Ex-chief fired in self-defense, lawyer argues

Former Eutawville Police Chief Richard Combs listens to opening statements Wednesday.

- The murder trial of former Eutawville Police Chief Richard Combs got underway Wednesday with prosecutors alleging that he gunned down an unarmed black man "in an absolute senseless act of violence."

Combs' lawyers didn't dispute that he killed Bernard Bailey in May 2011 during a dispute over a traffic ticket outside their tiny rural community's Town Hall. But they insisted that Combs, 38 and white, acted in self-defense.

Combs faces 30 years to life in a case that has attracted national attention in the wake of other high-profile, police-involved deaths of unarmed black men in Ferguson, Missouri, and New York City. Neither side in the Combs case is arguing that race played a central role in his death, but the case has still attracted reporters from The New York Times and other national outlets to a crowded courtroom in Orangeburg.

During his opening statement, John O'Leary, an attorney for Combs, argued the ex-chief fired his weapon to protect himself after a failed attempt to arrest Bailey, a former prison guard, on an obstruction of justice charge. The warrant for Bailey's arrest stemmed from a dispute the men had two months earlier over a ticket Combs had issued to Bailey's daughter for driving with a broken taillight.

The 6-foot-6-inch Bailey stalked off when told he was being taken into custody. Combs chased after him, jumping into the open door of Bailey's truck as he tried to back out of a parking lot at Town Hall, authorities said. Bailey was shot point-blank in the chest, the abdomen and the shoulder during the scuffle that followed.

"We want the truth to come out," O'Leary told the jury, "and we want the entire story to be told. The defendant had a legitimate right to arrest (Bailey) on a legitimate charge. ... If a police officer can't arrest someone on a valid police warrant, our system is in chaos. This could have been resolved in the court system had Mr. Bailey complied with the arrest."

First Circuit Solicitor David Pascoe argued that Combs "stewed" for months before presenting Bailey with a "trumped-up" warrant. Bailey was then "gunned down in an absolutely senseless act of violence," he told the jury.

"Mr. Bailey never hits or struggles with the defendant. He doesn't have a weapon," Pascoe said. "The defendant, I submit, had no injuries at the scene. But Mr. Bailey gets killed over a broken taillight."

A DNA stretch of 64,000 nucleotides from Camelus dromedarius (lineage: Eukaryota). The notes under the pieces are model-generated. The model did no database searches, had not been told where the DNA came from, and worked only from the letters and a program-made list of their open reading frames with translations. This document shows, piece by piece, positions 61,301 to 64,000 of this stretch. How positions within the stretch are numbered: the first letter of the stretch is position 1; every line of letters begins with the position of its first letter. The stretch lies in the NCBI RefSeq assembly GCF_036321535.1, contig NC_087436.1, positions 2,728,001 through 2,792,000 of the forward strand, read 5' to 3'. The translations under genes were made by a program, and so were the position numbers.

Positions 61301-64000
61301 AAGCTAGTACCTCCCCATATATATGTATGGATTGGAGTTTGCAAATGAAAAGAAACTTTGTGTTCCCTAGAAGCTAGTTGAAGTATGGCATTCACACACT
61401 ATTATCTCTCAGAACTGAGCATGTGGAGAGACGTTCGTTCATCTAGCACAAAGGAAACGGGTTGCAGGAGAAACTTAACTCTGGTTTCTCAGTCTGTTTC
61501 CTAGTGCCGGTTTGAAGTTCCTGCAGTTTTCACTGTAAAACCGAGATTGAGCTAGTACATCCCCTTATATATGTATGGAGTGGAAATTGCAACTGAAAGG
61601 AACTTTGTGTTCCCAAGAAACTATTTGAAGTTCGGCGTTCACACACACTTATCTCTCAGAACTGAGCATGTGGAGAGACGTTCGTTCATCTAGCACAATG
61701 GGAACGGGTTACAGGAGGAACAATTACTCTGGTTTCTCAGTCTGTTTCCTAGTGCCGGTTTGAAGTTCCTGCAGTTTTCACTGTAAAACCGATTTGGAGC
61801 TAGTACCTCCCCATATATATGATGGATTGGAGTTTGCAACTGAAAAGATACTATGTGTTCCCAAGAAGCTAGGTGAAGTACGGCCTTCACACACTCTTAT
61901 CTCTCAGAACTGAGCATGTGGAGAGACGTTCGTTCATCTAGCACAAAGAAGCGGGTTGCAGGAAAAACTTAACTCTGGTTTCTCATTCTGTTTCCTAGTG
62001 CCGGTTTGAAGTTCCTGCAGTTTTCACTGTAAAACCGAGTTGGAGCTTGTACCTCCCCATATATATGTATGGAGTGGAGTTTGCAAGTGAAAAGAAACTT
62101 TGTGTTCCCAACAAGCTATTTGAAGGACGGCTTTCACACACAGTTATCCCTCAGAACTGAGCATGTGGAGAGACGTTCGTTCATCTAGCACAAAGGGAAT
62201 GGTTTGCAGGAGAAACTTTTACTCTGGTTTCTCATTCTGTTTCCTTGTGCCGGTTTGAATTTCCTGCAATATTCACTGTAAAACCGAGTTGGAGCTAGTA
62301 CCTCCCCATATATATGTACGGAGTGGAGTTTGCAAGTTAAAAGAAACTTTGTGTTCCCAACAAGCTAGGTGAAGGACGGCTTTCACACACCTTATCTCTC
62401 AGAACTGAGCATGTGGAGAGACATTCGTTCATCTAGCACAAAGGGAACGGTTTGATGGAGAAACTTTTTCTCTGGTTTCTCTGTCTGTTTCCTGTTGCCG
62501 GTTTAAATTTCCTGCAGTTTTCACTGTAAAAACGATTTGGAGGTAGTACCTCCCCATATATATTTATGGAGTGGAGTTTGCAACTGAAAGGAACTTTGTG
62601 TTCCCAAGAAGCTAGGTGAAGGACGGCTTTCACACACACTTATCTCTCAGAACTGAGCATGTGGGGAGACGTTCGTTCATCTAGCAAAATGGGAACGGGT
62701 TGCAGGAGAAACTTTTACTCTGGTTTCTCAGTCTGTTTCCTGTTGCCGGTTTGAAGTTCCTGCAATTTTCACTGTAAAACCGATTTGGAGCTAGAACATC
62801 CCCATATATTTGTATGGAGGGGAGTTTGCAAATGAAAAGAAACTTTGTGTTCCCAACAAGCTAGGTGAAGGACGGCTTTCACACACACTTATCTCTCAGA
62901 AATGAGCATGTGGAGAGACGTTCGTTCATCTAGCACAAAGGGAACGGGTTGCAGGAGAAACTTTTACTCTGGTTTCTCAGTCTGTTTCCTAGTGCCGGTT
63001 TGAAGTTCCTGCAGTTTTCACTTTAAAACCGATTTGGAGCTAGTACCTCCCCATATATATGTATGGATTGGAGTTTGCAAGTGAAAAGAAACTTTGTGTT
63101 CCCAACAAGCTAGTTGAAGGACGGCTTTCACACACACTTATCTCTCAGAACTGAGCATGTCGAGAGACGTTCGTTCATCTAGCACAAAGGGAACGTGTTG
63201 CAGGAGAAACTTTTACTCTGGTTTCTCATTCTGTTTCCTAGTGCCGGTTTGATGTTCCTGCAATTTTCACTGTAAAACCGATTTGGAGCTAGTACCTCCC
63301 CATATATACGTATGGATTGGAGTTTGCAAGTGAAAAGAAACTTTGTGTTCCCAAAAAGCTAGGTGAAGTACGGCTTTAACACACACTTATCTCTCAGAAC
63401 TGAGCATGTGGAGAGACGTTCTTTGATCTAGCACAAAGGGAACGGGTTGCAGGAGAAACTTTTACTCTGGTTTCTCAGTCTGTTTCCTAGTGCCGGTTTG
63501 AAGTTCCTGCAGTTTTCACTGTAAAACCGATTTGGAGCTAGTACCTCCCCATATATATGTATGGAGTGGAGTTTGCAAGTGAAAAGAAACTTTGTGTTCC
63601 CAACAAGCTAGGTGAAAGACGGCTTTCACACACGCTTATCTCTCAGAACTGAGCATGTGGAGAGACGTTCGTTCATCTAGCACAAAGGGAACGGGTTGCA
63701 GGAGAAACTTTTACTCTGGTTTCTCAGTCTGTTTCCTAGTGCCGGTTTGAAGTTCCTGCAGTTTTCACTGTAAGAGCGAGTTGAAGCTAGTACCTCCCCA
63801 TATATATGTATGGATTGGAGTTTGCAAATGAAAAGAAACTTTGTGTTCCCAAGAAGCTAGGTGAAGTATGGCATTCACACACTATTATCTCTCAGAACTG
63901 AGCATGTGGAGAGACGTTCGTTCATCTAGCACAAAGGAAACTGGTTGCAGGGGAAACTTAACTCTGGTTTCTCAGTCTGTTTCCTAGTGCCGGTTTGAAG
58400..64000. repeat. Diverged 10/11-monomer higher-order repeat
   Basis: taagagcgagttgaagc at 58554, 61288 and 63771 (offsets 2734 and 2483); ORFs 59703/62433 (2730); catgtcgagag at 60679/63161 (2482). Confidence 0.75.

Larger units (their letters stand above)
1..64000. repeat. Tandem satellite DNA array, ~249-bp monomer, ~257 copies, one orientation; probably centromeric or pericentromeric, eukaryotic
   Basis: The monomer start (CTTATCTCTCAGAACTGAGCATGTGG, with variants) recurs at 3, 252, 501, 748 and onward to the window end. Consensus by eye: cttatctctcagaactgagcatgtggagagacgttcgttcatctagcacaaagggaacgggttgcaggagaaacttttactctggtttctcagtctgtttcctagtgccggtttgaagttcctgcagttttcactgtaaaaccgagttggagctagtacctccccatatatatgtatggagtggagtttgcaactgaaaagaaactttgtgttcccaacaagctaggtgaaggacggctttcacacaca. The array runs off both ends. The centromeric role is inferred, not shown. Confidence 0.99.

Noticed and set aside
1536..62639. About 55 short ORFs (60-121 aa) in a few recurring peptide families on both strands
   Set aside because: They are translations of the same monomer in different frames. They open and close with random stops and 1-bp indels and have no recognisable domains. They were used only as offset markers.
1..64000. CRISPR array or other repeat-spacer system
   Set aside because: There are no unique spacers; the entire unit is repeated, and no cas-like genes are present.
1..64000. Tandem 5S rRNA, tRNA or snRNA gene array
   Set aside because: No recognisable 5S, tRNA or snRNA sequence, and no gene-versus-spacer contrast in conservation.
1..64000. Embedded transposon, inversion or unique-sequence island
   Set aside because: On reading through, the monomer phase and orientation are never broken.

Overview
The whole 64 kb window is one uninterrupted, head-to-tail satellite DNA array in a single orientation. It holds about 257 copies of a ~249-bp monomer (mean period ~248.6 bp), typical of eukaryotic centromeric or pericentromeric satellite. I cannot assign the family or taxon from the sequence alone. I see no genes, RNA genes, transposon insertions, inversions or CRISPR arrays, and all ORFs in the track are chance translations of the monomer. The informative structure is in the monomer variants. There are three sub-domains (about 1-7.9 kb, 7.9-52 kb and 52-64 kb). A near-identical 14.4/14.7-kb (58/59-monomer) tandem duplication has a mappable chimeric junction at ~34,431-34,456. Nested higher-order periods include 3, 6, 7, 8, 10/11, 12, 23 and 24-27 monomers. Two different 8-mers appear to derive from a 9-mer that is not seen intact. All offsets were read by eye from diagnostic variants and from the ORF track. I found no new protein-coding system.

O'Leary challenged the state's position that Bailey was unarmed when he was killed.

"There is a weapon. It's the truck. ... The minute Mr. Bailey put that truck in reverse that was like cocking a gun," O'Leary argued, alleging Combs feared being dragged under the truck and killed. "Is it a tragedy? Oh my God, yes. But it's one that could have been avoided had Mr. Bailey complied."

O'Leary said Combs opened fire as he fell from the truck, in fear for his life.

The 12-member jury heard testimony from multiple witnesses, including Bailey's former neighbor, Christel White, who saw the shooting and Orangeburg County Sheriff's Capt. Lacra Jenkins, who testified Bailey's feet were positioned on the brake at the time of his death.

A paramedic also testified that when he arrived at the scene, Combs denied falling to the ground, had no abrasions and said he wasn't in pain.

An hour later at the hospital, Kelly Kinsey testified Combs told him he had fallen and "was feeling sore all over." Kinsey said on cross-examination however that an adrenalin rush following a stressful incident can sometimes prevent one from initially feeling pain.

In his questions, Pascoe hammered away at Combs' accounts of the incident, prompting objections from the former chief's legal team. That caused the solicitor to jokingly claim Combs' attorneys simply didn't want the jury to hear the truth.

Defense attorney Wally Fayssoux later stated he must have been on the verge of a good question after he, too, was cut off by an objection, this time from the solicitor.

The banter led Fayssoux to move for a mistrial, arguing the state was manipulating the minds of the jury.

Circuit Judge Edgar Dickson admonished both sides before deciding to rule on the motion on a later date.

Reach Christina Elmore at 937-5908 or at Twitter.com/celmorePC.

The Associated Press contributed to this story.